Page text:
January 15-B, 2023

Park Avenue 05/30/2010 Oil Paint Rendered — Arches National Park, Moab, Utah
Living in the moment
and seeing what is to be seen there
is a key aspect of being
and a function of emptiness/stillness/silence/
being aligned with the Tao
and responding appropriately
to each situation as it arises.

Our breathing is an anchor point
connecting us to the moment,
as is remembering to be here/now
through all of the contexts
and circumstances
each day has to offer.

Just seeing,
just being,
is a radical break
from the cultural triggers
designed to control our thinking
and direct our living
in accord with the capitalistic 
drive for Profit At Any Price,
which always leaves us 
with being a bit dissatisfied
with our chances
and at mercy of forces
hawking the ever-present distractions
of drugs/sex/alcohol/money,
keeping us in the loop,
immature and wanting
anything to take our mind off
the deficits and deficiencies
of our life.

The Tao would have us understand
that we are always capable 
of doing what needs to be done--
what needs us to do it--
through all of the conditions
of every here/now,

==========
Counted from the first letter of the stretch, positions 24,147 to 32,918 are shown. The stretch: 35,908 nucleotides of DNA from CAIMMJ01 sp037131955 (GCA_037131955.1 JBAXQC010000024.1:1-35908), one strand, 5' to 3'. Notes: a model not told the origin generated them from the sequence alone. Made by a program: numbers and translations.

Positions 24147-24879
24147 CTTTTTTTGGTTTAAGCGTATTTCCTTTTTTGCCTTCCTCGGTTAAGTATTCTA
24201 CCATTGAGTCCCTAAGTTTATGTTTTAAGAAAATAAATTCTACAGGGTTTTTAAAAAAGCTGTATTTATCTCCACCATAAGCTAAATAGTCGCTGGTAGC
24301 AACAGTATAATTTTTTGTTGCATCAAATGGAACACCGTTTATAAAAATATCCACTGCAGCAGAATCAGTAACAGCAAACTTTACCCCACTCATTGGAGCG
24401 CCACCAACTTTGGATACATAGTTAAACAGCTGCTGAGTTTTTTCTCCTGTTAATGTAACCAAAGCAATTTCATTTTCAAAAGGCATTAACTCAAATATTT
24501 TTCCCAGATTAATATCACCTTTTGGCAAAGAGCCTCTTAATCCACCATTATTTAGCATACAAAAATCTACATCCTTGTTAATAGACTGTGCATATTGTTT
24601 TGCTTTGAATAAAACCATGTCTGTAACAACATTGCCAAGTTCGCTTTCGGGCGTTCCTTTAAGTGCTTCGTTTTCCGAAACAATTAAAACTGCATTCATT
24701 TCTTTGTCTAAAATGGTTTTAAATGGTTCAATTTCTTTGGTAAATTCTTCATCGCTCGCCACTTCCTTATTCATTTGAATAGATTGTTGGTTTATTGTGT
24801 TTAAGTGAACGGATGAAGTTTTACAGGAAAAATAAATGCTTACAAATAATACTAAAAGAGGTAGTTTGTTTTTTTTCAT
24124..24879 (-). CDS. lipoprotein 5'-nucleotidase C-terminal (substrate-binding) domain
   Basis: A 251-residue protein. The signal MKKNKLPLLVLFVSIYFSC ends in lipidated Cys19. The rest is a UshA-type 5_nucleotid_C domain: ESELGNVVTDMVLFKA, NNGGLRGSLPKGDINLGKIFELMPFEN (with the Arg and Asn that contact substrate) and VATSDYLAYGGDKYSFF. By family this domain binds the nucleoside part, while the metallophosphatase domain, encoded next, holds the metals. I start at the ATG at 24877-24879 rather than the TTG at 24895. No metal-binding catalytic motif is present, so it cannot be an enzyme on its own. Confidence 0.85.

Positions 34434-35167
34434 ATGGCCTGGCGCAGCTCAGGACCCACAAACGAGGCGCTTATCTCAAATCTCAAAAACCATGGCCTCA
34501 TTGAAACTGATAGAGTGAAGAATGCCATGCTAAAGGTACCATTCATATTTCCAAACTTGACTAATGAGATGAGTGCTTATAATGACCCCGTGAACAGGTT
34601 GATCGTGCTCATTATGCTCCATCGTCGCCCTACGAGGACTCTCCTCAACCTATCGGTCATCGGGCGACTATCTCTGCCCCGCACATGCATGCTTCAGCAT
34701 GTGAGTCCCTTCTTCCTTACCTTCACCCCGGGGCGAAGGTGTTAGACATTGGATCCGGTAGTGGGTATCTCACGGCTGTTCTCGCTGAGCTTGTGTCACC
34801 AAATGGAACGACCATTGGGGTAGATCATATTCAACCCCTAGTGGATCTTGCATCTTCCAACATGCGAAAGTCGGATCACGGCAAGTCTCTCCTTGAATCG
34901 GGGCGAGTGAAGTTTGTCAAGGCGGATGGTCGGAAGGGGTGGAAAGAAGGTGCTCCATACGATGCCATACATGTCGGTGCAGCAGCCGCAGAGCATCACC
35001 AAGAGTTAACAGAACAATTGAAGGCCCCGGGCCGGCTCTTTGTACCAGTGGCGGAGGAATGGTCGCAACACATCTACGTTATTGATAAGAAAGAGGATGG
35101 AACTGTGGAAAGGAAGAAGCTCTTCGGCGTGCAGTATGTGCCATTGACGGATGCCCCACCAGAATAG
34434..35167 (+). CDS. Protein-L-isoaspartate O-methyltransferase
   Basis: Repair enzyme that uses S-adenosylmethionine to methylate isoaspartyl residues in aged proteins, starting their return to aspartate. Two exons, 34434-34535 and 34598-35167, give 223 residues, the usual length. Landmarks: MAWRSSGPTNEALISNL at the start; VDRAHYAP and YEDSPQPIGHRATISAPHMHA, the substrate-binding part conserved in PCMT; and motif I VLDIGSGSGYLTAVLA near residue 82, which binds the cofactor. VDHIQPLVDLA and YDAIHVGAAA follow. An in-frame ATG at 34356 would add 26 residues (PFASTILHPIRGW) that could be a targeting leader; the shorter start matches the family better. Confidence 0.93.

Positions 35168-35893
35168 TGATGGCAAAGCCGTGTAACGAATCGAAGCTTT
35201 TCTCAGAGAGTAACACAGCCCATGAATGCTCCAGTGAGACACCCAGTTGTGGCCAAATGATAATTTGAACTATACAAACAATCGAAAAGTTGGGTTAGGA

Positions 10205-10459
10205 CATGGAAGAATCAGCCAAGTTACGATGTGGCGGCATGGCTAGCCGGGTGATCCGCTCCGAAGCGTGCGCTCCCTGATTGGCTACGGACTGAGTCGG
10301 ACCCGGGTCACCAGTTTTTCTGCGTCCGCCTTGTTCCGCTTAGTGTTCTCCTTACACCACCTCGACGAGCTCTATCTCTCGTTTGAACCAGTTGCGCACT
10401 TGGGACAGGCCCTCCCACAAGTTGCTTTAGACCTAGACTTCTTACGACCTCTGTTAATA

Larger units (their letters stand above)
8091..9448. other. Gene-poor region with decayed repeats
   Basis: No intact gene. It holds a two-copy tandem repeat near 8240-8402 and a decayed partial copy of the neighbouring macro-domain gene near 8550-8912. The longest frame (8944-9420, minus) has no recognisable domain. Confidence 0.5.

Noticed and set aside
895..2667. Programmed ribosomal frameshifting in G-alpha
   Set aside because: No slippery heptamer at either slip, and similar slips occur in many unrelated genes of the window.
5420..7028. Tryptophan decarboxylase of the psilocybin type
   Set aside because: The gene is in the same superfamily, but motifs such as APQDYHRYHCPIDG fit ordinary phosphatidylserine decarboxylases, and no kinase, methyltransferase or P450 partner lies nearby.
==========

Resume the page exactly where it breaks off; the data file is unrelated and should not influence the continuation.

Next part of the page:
and that is all that is ever asked of us.

But we want more:
eternal and everlasting delight...
when there is only 
seeing and doing
the right thing,
at the right time,
in the right place,
in the right way.

Which provides us with 
all of the ecstasy, etc.,
we need to go on to the next thing.
And the thing after that.

But the dream of More
diverts us from the task at hand
and leads us into the trackless Waste Land
to wander through our days
looking for something worth having.

Or, we could wake up to the moment
of our living
and be amazed.

We are always that close 
to finding what we seek
where we would never think to look.

Published by jimwdollar

I'm retired, and still finding my way--but now, I don't have to pretend that I know what I'm doing. I retired after 40.5 years as a minister in the Presbyterian Church USA, serving churches in Louisiana, Mississippi and North Carolina. I graduated from Austin Presbyterian Theological Seminary, in Austin, Texas, and Northwestern State University in Natchitoches, Louisiana. My wife, Judy, and I have three daughters and five granddaughters within about twenty minutes from where we live--and are enjoying our retirement as much as we have ever enjoyed anything.

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